Last week I was sooo ready to send this kid to preschool.
I was frustrated, pushed to the limit, and wondering how on earth I was going to teach the older children anything while running Emma interference.
Yep, she really did draw a mustache on herself today. Right after I told her not to draw on herself.
You should see the 2-inch solid black band (with red accent) she drew around her wrist.
Now frankly, I don’t really care whether or not she draws on herself, but she is just as likely to draw on someone else, on her clothes, on the walls, or even on the furniture.
Keeping up with Emma is a full-time job.
And not letting the hamster of of his cage.
Or dumping all the spices.
Or flushing an entire roll of toilet paper.
Or scaling the hall tree and doing chin-ups on the coat hooks.
Or stuffing yarn into the DVD player.
Or destroying another kid’s math assignment.
Or jumping down half a flight of stairs.
And that can all happen in one day.
These are facts, folks. The child can destroy a room in minutes.
I don’t mean make a mess. I mean destroy, as in cut up the mini-blinds, draw on the walls and break every toy in the box. There have been times that I’ve been in tears because she has literally demolished something. In fact, I had this conversation with my husband a week ago, “How can we get her to stop destroying things.” Because let’s be real…opening the release valves on the radiators and sending hot water all over the floor is not cool.
Or that I value things more than I value her…
The truth is I love her to pieces!
I love her little expressive, elastic face.
She’s a sharp, funny, amazing girl that I wouldn’t miss parenting for the world.
Her manual dexterity is unparalleled.
I’m hoping she’s going to live long enough to be the brilliant, sparkling adult she’s meant to grow into.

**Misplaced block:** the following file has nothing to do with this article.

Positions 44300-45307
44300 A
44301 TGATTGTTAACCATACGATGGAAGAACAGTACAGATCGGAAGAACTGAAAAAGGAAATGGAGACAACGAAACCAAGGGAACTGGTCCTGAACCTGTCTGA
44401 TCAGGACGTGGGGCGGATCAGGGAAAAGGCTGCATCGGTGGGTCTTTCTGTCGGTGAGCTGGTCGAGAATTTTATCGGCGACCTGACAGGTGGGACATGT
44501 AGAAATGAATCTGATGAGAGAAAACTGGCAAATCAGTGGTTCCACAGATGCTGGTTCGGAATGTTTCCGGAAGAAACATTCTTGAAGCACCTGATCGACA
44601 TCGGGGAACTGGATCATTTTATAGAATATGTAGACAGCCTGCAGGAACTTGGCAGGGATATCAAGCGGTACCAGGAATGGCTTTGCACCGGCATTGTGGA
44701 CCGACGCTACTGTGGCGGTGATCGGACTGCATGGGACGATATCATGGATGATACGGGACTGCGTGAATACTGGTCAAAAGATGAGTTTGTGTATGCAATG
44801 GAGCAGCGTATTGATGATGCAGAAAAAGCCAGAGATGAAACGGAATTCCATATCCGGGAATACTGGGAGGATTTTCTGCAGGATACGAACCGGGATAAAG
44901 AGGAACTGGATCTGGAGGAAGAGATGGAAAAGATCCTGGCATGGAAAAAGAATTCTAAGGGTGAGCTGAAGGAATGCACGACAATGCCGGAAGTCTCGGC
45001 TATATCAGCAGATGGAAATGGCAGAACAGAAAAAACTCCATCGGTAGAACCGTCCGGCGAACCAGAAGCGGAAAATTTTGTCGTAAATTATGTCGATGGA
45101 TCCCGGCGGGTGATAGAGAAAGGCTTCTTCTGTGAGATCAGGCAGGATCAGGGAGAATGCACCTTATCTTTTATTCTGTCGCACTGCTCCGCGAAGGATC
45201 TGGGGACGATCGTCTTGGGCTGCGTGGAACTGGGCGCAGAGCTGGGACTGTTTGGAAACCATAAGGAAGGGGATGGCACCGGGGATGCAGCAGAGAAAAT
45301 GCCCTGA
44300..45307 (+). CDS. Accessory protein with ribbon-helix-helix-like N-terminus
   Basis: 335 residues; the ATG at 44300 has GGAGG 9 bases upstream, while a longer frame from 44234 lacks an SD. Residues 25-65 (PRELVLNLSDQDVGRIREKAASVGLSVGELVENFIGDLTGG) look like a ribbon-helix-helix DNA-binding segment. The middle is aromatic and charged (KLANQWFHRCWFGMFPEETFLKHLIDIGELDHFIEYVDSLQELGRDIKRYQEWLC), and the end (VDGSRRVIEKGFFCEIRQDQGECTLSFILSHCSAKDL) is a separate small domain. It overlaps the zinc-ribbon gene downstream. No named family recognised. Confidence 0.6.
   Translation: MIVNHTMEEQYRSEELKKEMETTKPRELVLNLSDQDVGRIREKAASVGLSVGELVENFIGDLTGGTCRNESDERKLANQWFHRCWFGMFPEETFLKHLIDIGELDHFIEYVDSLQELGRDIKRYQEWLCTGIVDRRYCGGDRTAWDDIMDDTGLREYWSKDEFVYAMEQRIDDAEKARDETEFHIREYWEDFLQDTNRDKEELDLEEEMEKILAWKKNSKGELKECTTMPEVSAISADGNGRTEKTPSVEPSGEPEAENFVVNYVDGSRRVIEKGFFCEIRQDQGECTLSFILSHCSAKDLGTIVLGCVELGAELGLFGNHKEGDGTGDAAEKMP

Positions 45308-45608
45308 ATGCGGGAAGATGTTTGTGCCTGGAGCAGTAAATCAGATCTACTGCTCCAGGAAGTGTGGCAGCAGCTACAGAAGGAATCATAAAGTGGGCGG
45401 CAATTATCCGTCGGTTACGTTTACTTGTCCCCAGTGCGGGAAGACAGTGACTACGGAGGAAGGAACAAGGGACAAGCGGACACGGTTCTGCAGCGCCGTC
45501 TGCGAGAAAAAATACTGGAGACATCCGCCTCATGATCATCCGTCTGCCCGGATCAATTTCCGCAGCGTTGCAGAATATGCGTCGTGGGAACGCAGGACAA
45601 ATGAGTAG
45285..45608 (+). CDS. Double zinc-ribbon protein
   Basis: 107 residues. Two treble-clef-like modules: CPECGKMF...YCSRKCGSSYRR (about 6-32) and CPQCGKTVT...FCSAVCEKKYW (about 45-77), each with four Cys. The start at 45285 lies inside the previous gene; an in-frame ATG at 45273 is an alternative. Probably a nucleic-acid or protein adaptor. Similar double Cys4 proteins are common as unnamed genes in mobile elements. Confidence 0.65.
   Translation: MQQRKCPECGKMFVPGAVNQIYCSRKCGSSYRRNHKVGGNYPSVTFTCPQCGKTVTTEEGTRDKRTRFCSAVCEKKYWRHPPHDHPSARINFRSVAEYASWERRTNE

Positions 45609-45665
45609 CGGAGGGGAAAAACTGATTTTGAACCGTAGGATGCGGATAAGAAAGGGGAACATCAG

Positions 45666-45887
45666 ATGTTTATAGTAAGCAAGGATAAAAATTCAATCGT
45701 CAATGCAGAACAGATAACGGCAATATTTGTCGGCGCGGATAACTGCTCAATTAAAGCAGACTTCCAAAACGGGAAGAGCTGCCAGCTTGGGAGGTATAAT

That spirit is going to take her places. But can we channel some of it constructively?
The truth, the real truth, is that her incredibleness brings a lot of frustration with. It just ain’t all rainbows and roses.
Rainbows need rain to reflect their brilliance.
Roses tend to have thorns to protect their tender petals.
Last week I had a daydream. I dreamt that Emma was off somewhere terrorizing a preschool classroom.
And I was sitting quietly at home, sipping tea, and reading the read aloud without having to pause every 5 minutes to scrape her off the window she’d tried to scale Spiderman-style, or to remake the peanut butter sandwich that hadn’t been made exactly to her specifications (and thus led to a full nuclear meltdown), or to take away the marker she used to draw a mustache on herself…
…but it was just a dream.
And not a very realistic one. I’ve never had a quiet read aloud time, even before Emma.
Our family just isn’t built that way.
Some families are, I guess. At least, that’s what all the nice little pictures and articles on the internet would have me believe.
Maybe we would get more done. In less time. Possibly?
Or maybe not. Probably not. Because the things we think we want are often not all that. If you know what I mean.
and demanded to be “zipped up” into the sweatshirt jacket I was wearing while I was still wearing it.
And she fell asleep, with her little ankles crossed under her little bum.
My 40lb almost 4-year-old was back in the womb.
If I could safely keep her there, wouldn’t that be wonderful?
Ok, a little too hard on the back, I agree.
But my “Let’s send her to preschool” craziness has passed. I prefer my Emma craziness.
Got any thorns in your life at the moment?